My aim is to investigate what factors affect the period of a Baby Bouncer. The factor that I will be varying will be the mass on the end of the spring.
Hooke’s law occurs in springs. The further you stretch the spring, the greater the force is opposing the stretching. Therefore, the force increases with distance. The equation for Hooke’s law is: F= -kx. F is the force applied to stretch or compress the spring, x is the distance the spring is stretched or compressed and k is the “spring constant”.
It basically says that the response of a spring is proportional to the force, and when the force is removed, the spring will go back to its original shape.
I predict that as the mass of the baby is increased, the period of the oscillation will also be increased. The period of oscillation will be from when the baby reaches its peak, to when it next reaches its peak.
We will not be able to experiment with different babies, or have a baby bouncer, so instead we will have a spring with weights attached to the bottom. I am using this prediction due to what is stated in Hooke’s law.
* Clamp Stand
* Equipment will be set up as in diagram above.
* The weights will be dropped from the top of the spring. The stopwatch will be started when the weights are dropped.
* We will count 5 oscillations. When the fifth oscillation has been recorded, the stopwatch will be stopped.
* This will be repeated 5 times for each mass, and we will be using weights from 100grams to 1000grams, increasing each time by 100grams.
To make the experiment a fair test, the following precautions will be undertook:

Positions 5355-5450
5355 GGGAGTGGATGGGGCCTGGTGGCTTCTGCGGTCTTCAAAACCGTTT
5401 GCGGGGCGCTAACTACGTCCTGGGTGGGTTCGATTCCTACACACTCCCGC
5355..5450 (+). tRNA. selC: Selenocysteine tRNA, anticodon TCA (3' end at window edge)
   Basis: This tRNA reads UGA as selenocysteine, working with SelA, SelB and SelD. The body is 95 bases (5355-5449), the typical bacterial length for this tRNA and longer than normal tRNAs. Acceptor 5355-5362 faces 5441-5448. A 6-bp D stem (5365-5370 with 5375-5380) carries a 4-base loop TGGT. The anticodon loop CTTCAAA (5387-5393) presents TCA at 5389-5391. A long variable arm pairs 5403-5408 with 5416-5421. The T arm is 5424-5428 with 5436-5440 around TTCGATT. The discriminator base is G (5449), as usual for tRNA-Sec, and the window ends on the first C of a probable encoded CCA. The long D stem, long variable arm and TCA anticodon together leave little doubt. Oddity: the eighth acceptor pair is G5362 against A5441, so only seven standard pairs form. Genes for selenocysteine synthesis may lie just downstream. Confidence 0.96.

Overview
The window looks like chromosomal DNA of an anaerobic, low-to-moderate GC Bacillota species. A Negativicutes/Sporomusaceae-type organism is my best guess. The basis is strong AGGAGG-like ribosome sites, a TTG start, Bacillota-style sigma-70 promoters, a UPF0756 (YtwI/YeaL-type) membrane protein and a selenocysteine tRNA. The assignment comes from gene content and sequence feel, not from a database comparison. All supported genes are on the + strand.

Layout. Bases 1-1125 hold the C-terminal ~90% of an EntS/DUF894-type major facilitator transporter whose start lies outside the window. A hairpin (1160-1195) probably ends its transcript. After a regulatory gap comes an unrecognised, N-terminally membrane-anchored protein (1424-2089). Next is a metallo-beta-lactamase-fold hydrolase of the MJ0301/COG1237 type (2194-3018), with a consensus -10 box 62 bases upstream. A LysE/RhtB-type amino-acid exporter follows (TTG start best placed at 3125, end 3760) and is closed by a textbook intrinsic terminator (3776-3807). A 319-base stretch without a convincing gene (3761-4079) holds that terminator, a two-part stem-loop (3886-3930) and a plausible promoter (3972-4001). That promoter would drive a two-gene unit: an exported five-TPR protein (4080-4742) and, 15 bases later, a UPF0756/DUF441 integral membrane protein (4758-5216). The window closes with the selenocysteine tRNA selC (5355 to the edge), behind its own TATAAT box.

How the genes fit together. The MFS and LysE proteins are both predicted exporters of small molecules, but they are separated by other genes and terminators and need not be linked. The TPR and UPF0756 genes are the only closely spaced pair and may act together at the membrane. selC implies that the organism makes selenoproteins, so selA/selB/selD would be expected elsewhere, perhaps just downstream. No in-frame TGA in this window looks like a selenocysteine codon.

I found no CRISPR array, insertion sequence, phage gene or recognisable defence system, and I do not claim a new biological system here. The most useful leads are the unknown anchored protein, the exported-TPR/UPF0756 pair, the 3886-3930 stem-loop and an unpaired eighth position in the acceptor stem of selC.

* The same spring will be used for every experiment.
* The same person will be operating the stopwatch, so the reaction times are the same.
* The weights must be dropped straight; otherwise they sway instead of going vertical. If the weights do begin to sway, then the experiment will be stopped immediately and repeated.
There can be safety problems while experimenting. To keep safe, we will:
* Wear safety goggles, as the springs could be dangerous to our eyes.
* Do not place hands underneath weights, as they are heavy when dropped from a high height.
* When using the heavier masses, the clamp stand is on the edge of the desk, and the weights fall down off of the sides. The clamp stand is very liable to tip over at this point, so one person must hold down the clamp stand while the experiment is in place.
For 5 oscillations
Time taken for 5 oscillations in seconds
Mass of weight in grams
For 1 oscillation
Time taken for 1 oscillation in seconds
Mass of weight in grams
(On separate page)
From my results, I can see that as the mass is increased, the time for each oscillation is increased. This ties in with my prediction and with Hooke’s law. There is a steady curve. The graph is at its steepest at the beginning, but as more and more weights are added, the flatter the curve becomes. The graph flattens out because the elastic limits of the spring have been reached. The spring is only capable of stretching so far, and the 1000 gram weights nearly stretch it this far. If it would have been stretched to its elastic limits, the line on the graph would be horizontal with no gradient. If we were to go past the spring’s elastic limit, then the spring would be deformed, and would not be able to return to its original shape, meaning that we would not have been able to use the spring again for future experiments.
The experiment went well, and in the end, our results matched our prediction. The results were mainly good, and I can only spot one major anomaly, which is highlighted in blue. Although this result was an anomaly, it did not show up on the graphs. This is because we took an average on the graphs, and the rest of the results leveled the anomaly out when we took the average. The anomaly could have been there because the stopwatch was started slightly later, or maybe because the weights were swaying slightly.
We could see from the results that as the force was increased, the period of an oscillation was increased. The spring did not reach its elastic limits in our experiment, as, after all of the results were taken, the spring was still at the same size as it was originally. The experiment was a success because only one variable was changed. Only the mass on the end of the spring is changed, because otherwise the results would have been more random.
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